SQL Server Services Account

  • Lee From Bangalore

    Say Hey Kid

    Points: 691

    Hi,

    Why the services need a account to run?

    Is It Must be administrator's rights account?

    plz let me know,

    With regards

    Lee

  • Roy Ernest

    SSC-Dedicated

    Points: 38707

    Service account is needed if your Sql Server has to access resources outside the box. Like a share to take back up or replication ect.

    Service account should not be an Administrator. It should have to rights to log on locally and Run As Service right. There are lots of articles out there specifying what basic rights are needed for the Service account.

    -Roy

  • Jack Corbett

    SSC Guru

    Points: 184381

    With SQL Server 2005 and later you do not have to manually assign rights as the install creates local groups with appropriate rights and places the Service account in those groups. After install using the SQL Server Configuration Manager to change the service account also does this. If you change the service account using the Services applet then you need to add it to the appropriate groups.

    As Roy said, if the SQL Server or Agent needs access to network resources then you need to use a Domain account and grant that account appropriate rights within the domain.

    Jack Corbett
    Consultant - Straight Path Solutions
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  • K. Brian Kelley

    SSC Guru

    Points: 114485

    The correct permissions and what options you may have there are documented in Books Online:

    Setting up Windows Service Accounts

    K. Brian Kelley
    @kbriankelley

  • Andrew Hatfield

    SSCrazy

    Points: 2241

    K. Brian Kelley (5/14/2009)


    The correct permissions and what options you may have there are documented in Books Online:

    Setting up Windows Service Accounts

    This isn't strictly complete. The BOL article is only correct if you do not modify Default Domain Policy or over-ride any settings. Specifically, if you lock down the Access this Computer from the Network privilege you will need to explicitly grant this to your SQL service accounts.

    --
    Andrew Hatfield

  • sam bryant

    Right there with Babe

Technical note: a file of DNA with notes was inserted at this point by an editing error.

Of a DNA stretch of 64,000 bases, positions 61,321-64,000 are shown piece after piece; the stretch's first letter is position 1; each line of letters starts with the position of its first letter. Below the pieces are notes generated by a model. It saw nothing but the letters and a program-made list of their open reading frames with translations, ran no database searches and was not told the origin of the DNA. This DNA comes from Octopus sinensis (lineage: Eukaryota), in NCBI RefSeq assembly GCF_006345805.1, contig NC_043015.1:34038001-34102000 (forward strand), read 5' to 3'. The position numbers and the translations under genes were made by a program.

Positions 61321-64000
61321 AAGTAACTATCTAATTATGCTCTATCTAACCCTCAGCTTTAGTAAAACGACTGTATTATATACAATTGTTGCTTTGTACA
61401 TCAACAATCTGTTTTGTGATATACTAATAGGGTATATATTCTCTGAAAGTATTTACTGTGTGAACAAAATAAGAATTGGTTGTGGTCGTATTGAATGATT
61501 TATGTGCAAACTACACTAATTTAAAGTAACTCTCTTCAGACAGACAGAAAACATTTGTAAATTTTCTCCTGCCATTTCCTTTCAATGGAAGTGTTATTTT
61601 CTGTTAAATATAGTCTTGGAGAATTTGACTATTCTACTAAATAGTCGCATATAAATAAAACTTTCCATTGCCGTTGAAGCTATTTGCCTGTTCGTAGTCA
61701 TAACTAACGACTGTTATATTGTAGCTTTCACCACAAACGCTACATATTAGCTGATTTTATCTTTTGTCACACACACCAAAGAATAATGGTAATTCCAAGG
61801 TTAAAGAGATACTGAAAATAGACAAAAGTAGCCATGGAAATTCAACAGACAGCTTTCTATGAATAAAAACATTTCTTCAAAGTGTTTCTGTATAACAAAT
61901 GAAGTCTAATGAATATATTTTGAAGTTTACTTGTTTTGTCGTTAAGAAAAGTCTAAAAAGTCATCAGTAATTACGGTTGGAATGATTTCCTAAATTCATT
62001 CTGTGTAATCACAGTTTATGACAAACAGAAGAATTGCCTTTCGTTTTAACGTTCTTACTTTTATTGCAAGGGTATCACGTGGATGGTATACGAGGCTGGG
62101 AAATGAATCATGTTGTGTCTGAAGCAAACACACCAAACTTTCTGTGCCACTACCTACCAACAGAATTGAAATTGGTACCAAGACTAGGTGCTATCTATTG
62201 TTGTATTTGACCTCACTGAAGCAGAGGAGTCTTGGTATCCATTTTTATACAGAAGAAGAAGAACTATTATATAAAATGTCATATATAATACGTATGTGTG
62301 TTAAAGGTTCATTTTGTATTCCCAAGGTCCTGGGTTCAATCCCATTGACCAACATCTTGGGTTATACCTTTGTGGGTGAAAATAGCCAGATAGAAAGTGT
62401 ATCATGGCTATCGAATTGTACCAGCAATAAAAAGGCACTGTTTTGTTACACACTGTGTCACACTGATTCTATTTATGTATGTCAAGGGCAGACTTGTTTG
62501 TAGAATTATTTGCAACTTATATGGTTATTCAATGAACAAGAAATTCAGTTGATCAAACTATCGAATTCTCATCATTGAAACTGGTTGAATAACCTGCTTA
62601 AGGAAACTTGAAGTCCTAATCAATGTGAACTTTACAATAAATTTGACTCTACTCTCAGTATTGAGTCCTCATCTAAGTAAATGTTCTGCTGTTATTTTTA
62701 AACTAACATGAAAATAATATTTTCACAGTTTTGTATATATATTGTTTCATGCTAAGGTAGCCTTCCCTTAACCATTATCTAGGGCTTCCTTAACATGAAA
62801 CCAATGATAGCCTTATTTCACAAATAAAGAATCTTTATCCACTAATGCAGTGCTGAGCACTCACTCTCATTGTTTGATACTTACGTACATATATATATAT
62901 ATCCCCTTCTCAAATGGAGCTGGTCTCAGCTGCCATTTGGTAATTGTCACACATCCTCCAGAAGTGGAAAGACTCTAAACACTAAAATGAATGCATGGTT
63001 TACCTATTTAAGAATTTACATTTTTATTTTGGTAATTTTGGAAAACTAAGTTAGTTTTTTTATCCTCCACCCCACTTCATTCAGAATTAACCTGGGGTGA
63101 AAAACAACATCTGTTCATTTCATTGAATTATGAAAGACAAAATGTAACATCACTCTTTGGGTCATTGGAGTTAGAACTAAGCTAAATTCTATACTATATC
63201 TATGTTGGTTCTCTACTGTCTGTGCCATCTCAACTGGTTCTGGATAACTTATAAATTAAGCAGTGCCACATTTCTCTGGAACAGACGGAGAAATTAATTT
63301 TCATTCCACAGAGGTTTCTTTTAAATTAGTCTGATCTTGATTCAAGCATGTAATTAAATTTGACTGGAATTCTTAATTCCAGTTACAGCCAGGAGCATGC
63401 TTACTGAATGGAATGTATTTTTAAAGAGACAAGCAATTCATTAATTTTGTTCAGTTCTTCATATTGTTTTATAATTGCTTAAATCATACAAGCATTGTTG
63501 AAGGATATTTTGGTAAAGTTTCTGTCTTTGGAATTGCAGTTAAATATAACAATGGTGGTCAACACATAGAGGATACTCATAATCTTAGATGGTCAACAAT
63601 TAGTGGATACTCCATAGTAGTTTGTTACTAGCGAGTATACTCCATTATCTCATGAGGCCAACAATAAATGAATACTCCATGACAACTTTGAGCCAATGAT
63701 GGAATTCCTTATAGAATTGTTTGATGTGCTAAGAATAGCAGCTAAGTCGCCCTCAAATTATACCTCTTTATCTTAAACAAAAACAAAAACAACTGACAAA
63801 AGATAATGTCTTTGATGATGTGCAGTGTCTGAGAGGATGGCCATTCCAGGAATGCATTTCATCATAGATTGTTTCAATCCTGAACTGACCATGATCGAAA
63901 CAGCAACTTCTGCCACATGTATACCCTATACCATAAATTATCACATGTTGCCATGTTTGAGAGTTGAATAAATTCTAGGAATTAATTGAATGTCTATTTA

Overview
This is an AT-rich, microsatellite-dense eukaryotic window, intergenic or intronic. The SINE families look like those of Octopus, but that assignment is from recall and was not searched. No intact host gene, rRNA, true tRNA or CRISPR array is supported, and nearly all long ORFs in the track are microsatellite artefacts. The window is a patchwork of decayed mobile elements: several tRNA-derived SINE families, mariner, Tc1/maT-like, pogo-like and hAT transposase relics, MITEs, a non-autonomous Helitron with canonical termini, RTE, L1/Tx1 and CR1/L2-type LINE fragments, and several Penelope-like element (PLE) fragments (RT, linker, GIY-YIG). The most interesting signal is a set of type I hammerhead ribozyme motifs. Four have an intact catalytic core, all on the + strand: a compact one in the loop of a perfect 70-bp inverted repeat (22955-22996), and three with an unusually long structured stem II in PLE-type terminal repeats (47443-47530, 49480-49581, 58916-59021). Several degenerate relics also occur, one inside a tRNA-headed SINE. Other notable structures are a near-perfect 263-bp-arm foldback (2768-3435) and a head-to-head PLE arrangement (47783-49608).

Points: 786

    I am in the process of researching and testing the use of domain user accounts to run the various SQL Server services as our startup accounts on our servers are mostly configured to run as local system. I have read that you should use separate accounts for each server. So my take is that I should have about 5 - 7 domain user accounts...

    So my question is whether or not it is alright to use these same accounts across our 5 servers? As in each of the servers SQL Server service account can run as the 1 domain user account created for the SQL Server service?

    Please let me know if I am misunderstanding anything along the way as I am somewhat new to security as a whole. :unsure:

    Thanks,

    Sam

  • Michael Valentine Jones

    SSC Guru

    Points: 64818

    Use a different account as the service account for each SQL Server.

    If you use the same account on more than one server, it becomes almost impossible to change the account password without taking down all the other SQL Servers.

  • sam bryant

    Right there with Babe

    Points: 786

    Thanks for the reply Michael.

    So I will use separate accounts for each of the services across each of the servers. Just out of curiosity besides what you mentioned about changing passwords are there any security implications of using the same domain user account, say User123, as the startup account for the SQL Server service on ServerA and ServerB?